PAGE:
A: It’s funny that you say this, because Emilie was my favorite character, and I was thrilled when I could get her into a scene. I do love the innocence of Kirsten’s character, and I realized very early on – within maybe two pages of drafting – that she would be the one to tell the story. She had the right combination of curiosity and naiveté to pull it off, whereas her older siblings and the adults in her world would have had a completely different voice, maybe jaded or knowing or cynical. I have forgotten many things about my own life, but I do remember the complexities of being nine – old enough to understand some things, but not old enough to be deliberately included in any adult conversations. Any older and she would lapse into that judgmental-pre-adolescent phase I remember so painfully, and not have quite the same multifaceted feelings for Stacy that she does as a nine-year-old. One of my nieces, Kera, was around age nine when I was developing Kirsten’s character, so she was in many ways a model for me when my own imagination and memory got stuck.
Q: How did you arrive at your title?
A: I wrote the first draft under a working title which I knew would probably change if the book saw publication. But when it came time to suggest another title, I had nothing – that first title had been in my mind for too long. My husband and I went out to dinner and wrote about a hundred titles on a napkin – some of them pretty desperate and most of them awful. After some back and forth with my editor, I came up with a short list of ten titles, and then on a whim, I added “The Mourning Hours.” It was actually the title of a book I wrote when I was nine years old, when my mother gave me a spiral-bound notebook to fill during a cross-country drive in our station wagon. That story hasn’t survived, but I always loved the title. My editor loved it, too – I think she thought I’d been holding out on her all along.
Q: I understand your novel grew from a short vignette about a girl watching her brother’s wrestling match. What made you decide to start the story with the adult Kirsten, rather than keep it in her young voice?
A: Ultimately, I worried that Kirsten’s voice would not ring true on the page without the adult counterpoint. I like to think of the narration as being a twenty-something woman remembering her feelings as a nine-year-old; it allowed Kirsten’s youthful perceptions to be influenced by what she had come to realize as an adult. In one of my MFA workshops, a present-time opening scene was suggested, and somehow that just felt right. Much of the story is a long flashback, but the reader knows s/he will eventually return to the adult Kirsten heading home to the scene of her family’s mysterious tragedy.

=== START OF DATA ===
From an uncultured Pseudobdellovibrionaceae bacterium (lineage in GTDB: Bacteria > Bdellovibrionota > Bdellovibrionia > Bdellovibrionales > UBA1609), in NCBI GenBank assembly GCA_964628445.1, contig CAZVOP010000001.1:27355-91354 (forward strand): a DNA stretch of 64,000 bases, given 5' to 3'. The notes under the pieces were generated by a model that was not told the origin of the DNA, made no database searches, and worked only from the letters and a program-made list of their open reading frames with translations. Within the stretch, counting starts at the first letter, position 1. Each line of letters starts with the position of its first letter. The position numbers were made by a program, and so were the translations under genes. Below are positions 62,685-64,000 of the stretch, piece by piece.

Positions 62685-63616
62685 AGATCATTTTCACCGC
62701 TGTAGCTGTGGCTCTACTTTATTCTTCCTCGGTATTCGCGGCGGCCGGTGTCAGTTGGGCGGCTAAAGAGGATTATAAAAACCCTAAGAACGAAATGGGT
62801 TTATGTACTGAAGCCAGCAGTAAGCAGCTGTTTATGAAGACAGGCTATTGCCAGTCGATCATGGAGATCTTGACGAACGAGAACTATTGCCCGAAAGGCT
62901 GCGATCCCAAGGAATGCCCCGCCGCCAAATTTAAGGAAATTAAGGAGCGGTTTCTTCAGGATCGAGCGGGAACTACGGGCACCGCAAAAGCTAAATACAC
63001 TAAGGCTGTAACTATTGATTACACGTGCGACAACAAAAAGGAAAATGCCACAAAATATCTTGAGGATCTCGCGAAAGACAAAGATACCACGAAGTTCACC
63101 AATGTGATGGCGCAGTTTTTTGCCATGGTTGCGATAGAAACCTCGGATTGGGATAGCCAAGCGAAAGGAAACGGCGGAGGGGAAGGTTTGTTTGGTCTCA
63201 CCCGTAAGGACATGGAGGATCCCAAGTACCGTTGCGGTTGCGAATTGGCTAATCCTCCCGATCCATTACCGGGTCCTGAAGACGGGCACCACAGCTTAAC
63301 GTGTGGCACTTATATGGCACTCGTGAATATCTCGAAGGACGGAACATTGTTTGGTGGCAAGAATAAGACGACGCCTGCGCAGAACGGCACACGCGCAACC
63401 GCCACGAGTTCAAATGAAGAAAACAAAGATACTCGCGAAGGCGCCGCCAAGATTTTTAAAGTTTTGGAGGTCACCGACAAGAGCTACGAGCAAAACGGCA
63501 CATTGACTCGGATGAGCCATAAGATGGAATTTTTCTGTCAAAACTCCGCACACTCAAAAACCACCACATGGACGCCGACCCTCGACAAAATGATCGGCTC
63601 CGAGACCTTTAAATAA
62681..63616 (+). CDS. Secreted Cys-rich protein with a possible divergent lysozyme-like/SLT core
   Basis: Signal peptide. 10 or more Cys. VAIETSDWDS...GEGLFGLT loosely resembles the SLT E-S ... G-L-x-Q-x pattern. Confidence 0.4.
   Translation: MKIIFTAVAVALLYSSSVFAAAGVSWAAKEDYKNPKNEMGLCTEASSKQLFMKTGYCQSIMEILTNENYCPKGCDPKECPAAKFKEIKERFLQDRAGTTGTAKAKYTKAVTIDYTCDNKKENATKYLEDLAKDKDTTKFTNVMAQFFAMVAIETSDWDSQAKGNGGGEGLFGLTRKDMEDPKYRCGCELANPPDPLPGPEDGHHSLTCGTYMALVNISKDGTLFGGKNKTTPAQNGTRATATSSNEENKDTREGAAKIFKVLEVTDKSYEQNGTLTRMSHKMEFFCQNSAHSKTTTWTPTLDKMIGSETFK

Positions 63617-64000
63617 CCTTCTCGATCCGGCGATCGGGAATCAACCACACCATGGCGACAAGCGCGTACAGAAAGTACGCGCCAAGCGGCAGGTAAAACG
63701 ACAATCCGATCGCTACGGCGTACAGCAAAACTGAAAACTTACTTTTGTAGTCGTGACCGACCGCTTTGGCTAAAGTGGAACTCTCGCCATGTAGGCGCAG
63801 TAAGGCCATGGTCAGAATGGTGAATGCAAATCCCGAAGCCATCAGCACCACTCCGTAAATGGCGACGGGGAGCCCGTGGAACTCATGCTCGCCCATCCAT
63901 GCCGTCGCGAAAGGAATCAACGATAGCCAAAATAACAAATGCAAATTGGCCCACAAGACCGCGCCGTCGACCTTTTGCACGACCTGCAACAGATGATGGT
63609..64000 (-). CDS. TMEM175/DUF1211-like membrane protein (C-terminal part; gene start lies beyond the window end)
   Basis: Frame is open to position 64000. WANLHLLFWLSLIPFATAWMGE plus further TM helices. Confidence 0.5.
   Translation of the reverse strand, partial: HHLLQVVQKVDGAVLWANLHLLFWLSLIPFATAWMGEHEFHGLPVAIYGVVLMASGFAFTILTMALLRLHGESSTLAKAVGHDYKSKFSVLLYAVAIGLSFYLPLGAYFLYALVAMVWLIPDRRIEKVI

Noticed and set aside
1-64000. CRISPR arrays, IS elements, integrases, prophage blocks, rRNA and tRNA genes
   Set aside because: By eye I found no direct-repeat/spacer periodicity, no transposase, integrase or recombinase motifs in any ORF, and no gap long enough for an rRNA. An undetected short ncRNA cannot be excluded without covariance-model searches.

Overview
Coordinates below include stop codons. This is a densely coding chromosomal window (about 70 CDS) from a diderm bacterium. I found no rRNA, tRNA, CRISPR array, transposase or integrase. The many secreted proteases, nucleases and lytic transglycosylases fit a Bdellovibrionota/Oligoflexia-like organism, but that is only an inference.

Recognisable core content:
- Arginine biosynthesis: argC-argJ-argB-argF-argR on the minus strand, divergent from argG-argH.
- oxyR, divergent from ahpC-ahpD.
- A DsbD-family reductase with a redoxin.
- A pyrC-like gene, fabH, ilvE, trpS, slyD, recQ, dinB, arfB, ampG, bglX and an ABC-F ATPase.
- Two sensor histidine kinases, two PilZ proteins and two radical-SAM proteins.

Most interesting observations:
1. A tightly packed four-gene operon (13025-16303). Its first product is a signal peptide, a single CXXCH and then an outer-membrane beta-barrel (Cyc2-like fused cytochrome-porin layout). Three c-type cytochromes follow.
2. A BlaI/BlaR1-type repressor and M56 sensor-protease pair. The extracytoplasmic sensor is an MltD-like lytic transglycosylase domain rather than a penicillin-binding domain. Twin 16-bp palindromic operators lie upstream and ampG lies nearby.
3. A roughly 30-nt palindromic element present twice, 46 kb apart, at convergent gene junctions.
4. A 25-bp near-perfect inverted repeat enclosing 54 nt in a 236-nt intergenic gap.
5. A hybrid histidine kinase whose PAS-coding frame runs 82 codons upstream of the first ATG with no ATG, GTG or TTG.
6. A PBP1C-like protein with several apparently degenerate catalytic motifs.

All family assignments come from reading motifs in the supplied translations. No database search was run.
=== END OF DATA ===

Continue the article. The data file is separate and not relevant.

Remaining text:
Q: What will be the setting of your next novel?
A: My next novel begins in Sacramento and follows a father-daughter duo as they head east along I-80 in search of revenge for a wrongful death. The end destination is Oberlin, Ohio with some stops along the way in Lyman (Wyoming), Omaha and Chicago. My husband and I took a reverse of this road trip in the spring, so I could get the details right. You really haven’t lived until you’ve driven on the Bonneville Salt Flats outside Wendover, Utah, or had a giant soft serve cone in Little America, Wyoming.
Paula Treick DeBoard is a reader, writer and all-around slave to the field of public education. She earned a B.A. in English from Dordt College in 1998 and thought, “I’ll teach high school English during the week and write fiction on the weekends” – a delusion which persisted for a decade, during which time she wrote exactly one short story. In 2010, she graduated from the University of Southern Maine with an MFA degree in Creative Writing (Fiction) and a rediscovered passion for staring at a laptop screen for long hours. The Mourning Hours is her first novel; her second book will be released in fall 2014. She is represented by Melissa Flashman of Trident Media Group.
When not writing, Paula teaches composition at San Joaquin-Delta Community College in Stockton, California, and lives in nearby Modesto with her husband Will, their beagle, two cats, and a dog of indeterminate breed that suddenly appeared in the yard one day. Other useful information can be obtained from her website and information of questionable value can be found in her blog, Live from the Bean.